A lady today who was once a young girl living on a lighthouse is an eyewitness to





By Seamond (Ponsart) Roberts



As a young girl I grew up on Cuttyhunk Island at the lighthouse where my father was the keeper. We could see the Vineyard Lightship from our place.


It went down during the 1944 hurricane off the island of Cuttyhunk. My father and I were in the Cuttyhunk Light tower, vainly trying all night to keep the light going and were watching between gusts of storm, the lights on the lightship. I was about five years old then and my "duty" that night was running errands up and down the stairs, getting Dad coffee and new mantles and rags to dry up the tower (which was drenched), helping with the air vents and such.  As I was always Dad's little helper, I was right there beside him.

I was beside him when we saw the lights of the lightship disappear and we knew that the brave men in their iron ship were gone. They were all my "uncles" as they would stay with us at our house between crew changes. It was a horrible, horrible feeling that I have as an aching memory to this day.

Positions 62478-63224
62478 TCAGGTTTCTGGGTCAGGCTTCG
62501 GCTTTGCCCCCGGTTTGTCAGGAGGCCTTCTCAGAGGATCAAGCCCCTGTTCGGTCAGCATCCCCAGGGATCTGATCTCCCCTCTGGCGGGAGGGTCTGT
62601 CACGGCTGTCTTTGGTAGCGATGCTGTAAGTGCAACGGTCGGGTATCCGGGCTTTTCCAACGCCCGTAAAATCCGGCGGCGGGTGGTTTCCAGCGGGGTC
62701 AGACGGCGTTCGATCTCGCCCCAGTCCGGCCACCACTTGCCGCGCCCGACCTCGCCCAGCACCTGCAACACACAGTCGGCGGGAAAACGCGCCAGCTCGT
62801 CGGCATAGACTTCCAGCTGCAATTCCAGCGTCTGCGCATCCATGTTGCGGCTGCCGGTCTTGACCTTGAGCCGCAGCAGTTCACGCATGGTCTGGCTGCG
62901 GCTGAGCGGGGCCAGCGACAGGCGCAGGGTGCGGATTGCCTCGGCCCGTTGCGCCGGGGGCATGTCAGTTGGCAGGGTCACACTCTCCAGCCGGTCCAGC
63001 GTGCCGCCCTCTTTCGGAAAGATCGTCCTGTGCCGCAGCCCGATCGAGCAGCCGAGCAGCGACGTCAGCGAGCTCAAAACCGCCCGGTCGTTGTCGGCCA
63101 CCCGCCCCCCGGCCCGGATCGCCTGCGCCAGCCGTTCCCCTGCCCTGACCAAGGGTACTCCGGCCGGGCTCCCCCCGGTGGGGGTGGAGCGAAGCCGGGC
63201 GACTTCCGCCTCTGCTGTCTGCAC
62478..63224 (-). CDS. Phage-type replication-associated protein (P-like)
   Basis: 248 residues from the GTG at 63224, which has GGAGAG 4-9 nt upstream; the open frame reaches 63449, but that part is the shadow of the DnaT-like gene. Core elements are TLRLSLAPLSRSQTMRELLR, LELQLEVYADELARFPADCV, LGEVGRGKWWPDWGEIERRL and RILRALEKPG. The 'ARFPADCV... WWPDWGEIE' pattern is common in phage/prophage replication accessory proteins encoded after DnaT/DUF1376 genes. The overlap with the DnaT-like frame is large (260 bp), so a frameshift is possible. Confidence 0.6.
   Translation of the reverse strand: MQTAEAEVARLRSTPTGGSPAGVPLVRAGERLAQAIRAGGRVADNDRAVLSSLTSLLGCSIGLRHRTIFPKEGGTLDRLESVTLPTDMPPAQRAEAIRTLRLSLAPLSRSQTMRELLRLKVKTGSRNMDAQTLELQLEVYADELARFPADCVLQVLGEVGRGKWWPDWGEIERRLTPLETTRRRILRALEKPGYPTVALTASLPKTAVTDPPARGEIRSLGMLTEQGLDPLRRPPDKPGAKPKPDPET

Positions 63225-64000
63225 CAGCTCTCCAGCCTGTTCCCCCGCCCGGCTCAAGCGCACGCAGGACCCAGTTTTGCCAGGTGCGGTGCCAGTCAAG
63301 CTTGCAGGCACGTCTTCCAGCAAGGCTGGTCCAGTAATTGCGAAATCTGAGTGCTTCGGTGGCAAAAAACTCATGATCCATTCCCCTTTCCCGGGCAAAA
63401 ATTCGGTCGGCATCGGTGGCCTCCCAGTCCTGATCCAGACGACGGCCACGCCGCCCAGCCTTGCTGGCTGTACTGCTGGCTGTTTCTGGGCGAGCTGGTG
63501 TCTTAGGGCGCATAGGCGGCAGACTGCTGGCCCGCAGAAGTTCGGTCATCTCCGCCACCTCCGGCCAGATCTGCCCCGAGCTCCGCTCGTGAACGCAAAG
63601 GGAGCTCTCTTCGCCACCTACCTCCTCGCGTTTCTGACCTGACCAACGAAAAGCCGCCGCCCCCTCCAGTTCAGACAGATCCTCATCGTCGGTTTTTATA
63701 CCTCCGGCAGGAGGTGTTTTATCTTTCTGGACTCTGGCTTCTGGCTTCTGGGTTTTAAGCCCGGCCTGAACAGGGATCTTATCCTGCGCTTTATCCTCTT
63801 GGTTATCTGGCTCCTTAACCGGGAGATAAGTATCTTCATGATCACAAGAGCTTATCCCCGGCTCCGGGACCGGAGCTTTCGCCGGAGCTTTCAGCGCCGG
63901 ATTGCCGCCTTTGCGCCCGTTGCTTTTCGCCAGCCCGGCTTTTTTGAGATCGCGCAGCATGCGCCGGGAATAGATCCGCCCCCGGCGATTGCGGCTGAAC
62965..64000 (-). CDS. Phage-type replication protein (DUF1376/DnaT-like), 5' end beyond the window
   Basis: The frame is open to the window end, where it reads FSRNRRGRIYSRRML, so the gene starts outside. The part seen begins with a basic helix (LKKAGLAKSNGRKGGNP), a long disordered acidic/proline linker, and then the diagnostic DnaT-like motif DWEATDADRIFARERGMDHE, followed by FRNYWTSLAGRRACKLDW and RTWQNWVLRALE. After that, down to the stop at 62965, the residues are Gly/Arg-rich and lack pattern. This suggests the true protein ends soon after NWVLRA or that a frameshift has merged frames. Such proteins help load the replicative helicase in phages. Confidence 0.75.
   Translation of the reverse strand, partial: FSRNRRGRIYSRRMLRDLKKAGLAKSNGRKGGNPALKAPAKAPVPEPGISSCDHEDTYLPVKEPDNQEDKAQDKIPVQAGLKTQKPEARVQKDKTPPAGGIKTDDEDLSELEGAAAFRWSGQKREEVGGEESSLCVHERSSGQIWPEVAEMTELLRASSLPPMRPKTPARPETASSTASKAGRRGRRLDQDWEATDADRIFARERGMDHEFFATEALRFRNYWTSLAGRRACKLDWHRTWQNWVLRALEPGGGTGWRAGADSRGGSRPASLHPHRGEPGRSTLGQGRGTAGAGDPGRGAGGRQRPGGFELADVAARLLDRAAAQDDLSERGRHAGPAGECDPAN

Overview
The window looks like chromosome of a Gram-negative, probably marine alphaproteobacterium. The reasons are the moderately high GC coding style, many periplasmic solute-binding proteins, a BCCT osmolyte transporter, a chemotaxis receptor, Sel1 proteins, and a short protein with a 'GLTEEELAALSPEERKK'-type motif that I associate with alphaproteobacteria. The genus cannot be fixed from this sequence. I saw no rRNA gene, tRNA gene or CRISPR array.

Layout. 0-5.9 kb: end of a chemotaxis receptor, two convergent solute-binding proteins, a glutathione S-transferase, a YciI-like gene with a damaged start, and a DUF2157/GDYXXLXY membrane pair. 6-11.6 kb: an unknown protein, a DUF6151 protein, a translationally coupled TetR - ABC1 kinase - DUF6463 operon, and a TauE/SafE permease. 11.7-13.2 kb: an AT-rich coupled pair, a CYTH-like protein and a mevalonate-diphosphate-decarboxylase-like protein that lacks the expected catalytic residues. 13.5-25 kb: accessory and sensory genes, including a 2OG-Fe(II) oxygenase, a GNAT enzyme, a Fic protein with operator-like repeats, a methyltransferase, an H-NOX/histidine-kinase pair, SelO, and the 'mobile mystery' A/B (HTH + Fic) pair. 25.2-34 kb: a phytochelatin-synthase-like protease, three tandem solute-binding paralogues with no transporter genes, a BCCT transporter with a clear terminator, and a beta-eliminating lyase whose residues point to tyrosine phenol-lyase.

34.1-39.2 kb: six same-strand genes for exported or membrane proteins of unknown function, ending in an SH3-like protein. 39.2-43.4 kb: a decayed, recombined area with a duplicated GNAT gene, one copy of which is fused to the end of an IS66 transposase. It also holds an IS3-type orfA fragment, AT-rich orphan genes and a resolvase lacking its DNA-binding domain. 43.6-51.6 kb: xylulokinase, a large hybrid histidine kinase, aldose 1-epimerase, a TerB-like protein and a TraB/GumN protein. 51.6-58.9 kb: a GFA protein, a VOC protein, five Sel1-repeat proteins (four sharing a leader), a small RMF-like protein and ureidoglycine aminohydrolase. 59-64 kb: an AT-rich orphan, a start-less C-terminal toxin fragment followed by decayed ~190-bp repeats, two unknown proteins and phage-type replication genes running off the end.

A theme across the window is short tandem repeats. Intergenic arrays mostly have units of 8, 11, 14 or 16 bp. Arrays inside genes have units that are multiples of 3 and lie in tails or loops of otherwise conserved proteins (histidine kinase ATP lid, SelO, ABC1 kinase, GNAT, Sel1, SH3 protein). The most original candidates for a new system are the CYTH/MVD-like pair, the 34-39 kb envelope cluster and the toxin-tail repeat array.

A government board of inquiry was held and it was concluded to be “an act of God” well beyond anyone's help. That was 55 years ago!  Since then, the lightship sinking has been largely forgotten, except by one survivor. He was from the exchange crew who came to the island the next day thinking he was going aboard his vessel only to find no lightship and no crewmembers left and I think myself. This crewman, Harold Flagg, who now lives in Sagamore, Massachsetts, bless him, has lobbied for years to have an appropriate memorial established and dedicated. At last this will become a reality. On September 15, 1999 at 10 a.m. in the waterfront park in New Bedford, MA, the ships bell that was recently retrieved by divers with the use of sidescan sonar will be dedicated in a memorial with a service. The bell will be rung for each of the drowned crewmen and their names called out once again to the sea. An anthem and taps will be done, along with a memorial tribute to that almost forgotten lightship that was lost 55 years ago. Finally we shall have closure. 

Do you believe sailors have ghosts?  If they do, surely these forgotten men, some of the uncles of my childhood, will be among the witnesses to the ceremonies in the park. 

Jack, Please reword this anyway you like. The public is certainly invited and I feel so happy that finally someone beside Harold and myself will remember these guys.  I loved them all. 

Thanks for whatever you can do.



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